Lucy and I meandered through the boggy areas and grassy knolls of cottonwoods, stopping to photograph small clusters of mushrooms. Lucy suddenly whispered “bear!” which made my pulse quicken. Looking up the slope, I saw a large black bear sitting on its rump among the aspen trunks. The bear was unaware of our exact location but seemed very interested to find out. This ol’ bruin was enjoying an afternoon nap, listening to the wind in the aspen leaves, swatting an occasional mosquito, when suddenly it awoke to the sound of humans. The bear raised its wide nostrils and sniffed for any signs of us “two-legged kind.” Lucy let out a “Hey, bear!” and the bear looked in our direction. We were both equipped with pepper spray and we waited for the bear to help us decide our next move. The bear stood on all fours. It slowly turned and walked away into the thick Douglas firs that skirted the aspens. Neither of us was too scared, just fully aware of our surroundings and ready to react accordingly. We moved farther up the drainage to a higher ridge and again saw the bear sitting quietly behind a tree on the uphill side, trying hard to blend in with its surroundings. It seemed to be alone. Due to its size and lack of cubs, we thought it to be a male black bear. Later in the hike we saw fresh bear scat and torn-apart rotten logs, so we continued to make noise as we walked on.

The white phlox, rose-purple-colored shooting stars, lupine, and the hairy purple pasqueflower were blooming at our feet. We made it to a vantage point and saw our tiny town of Gardiner far below, with a pocketful of lakes separating us from civilization. As we made our descent through this riparian zone, two red-tailed hawks soared overhead, calling with their notable down-slurred, raspy scream: cheeeeeeew. One had its talons visible, dangling below as it rode the high afternoon winds. We spooked two common snipes in the tall rushes of a drying kettle pond. Cresting another hill, a picked-clean bull elk carcass lay in the grass. It was stripped of all that was edible, and we were unable to tell how it died. The antler tines were driven deep into the ground and I imagined a grizzly had rested its paw on the back of the neck, pushing the antlers into the dark, rich soil as it ate its first meal after months of long winter slumber.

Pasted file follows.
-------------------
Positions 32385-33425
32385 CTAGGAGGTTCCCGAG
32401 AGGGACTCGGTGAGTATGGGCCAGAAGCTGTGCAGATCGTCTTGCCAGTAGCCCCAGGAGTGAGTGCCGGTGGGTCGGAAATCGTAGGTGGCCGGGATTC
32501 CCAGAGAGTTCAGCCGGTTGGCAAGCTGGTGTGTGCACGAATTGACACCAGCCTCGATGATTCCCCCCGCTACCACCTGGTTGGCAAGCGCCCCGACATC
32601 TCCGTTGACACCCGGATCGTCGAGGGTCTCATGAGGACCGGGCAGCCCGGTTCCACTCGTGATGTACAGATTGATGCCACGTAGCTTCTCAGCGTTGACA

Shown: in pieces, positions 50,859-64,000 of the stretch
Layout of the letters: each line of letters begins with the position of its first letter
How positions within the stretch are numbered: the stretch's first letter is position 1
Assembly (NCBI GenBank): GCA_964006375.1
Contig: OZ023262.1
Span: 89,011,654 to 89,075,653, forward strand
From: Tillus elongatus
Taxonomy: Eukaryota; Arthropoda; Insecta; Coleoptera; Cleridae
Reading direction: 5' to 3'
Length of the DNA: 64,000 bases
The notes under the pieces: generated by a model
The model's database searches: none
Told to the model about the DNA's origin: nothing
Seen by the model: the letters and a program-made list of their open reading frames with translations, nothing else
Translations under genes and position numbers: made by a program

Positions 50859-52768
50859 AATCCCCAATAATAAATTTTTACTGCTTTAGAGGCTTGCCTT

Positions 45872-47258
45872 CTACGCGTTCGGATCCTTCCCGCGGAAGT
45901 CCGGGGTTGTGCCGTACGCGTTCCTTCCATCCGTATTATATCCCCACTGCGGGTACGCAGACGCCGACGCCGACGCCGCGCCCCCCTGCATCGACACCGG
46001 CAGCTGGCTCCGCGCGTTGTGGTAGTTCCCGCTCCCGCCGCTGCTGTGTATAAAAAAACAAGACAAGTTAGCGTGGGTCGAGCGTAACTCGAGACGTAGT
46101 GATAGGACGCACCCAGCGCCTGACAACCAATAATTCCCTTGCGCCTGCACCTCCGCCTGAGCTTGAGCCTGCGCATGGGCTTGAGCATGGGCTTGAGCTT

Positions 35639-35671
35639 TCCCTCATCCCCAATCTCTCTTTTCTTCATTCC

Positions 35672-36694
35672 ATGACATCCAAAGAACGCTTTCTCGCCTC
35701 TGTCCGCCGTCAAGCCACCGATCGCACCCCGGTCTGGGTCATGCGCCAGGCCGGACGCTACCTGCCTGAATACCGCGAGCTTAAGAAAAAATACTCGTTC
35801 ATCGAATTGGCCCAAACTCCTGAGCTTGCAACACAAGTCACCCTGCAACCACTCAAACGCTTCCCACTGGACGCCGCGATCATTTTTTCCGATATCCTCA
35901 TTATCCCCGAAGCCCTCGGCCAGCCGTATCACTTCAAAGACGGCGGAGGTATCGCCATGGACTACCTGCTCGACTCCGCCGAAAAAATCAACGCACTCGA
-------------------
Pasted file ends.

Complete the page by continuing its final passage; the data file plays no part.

As we approached a small lake, yellow-headed blackbirds mixed with red-winged blackbirds among the reeds. Meandering along the water’s shore, a V-shaped break in the water alerted us to a beaver swimming away. It turned in our direction only for a moment before it dove, showing us its wide, distinctive tail.

Walking back down into sagebrush hills, we caught glimpses of elk bedded in the dark green grass. Around a bend, we startled a cow elk that quickly stood and ran. We continued walking and suddenly, right there before us was the beautiful, licked-clean, white-spotted, sleek brown coat of a new elk calf! The little calf was nestled into the afternoon shade of sagebrush. Its mother, now high above on a ridge, was hoping to draw our attention away from her hidden baby. She must have been nervous… as was her little calf. As we quietly skirted around the little one, I was able to snap two pictures of its lowered floppy ears, big brown eyes that were full of life, and gangly long legs. It was a beauty. We were sorry for running off the mother, but were happy that the calf would survive this day’s encounter with one of its many known predators.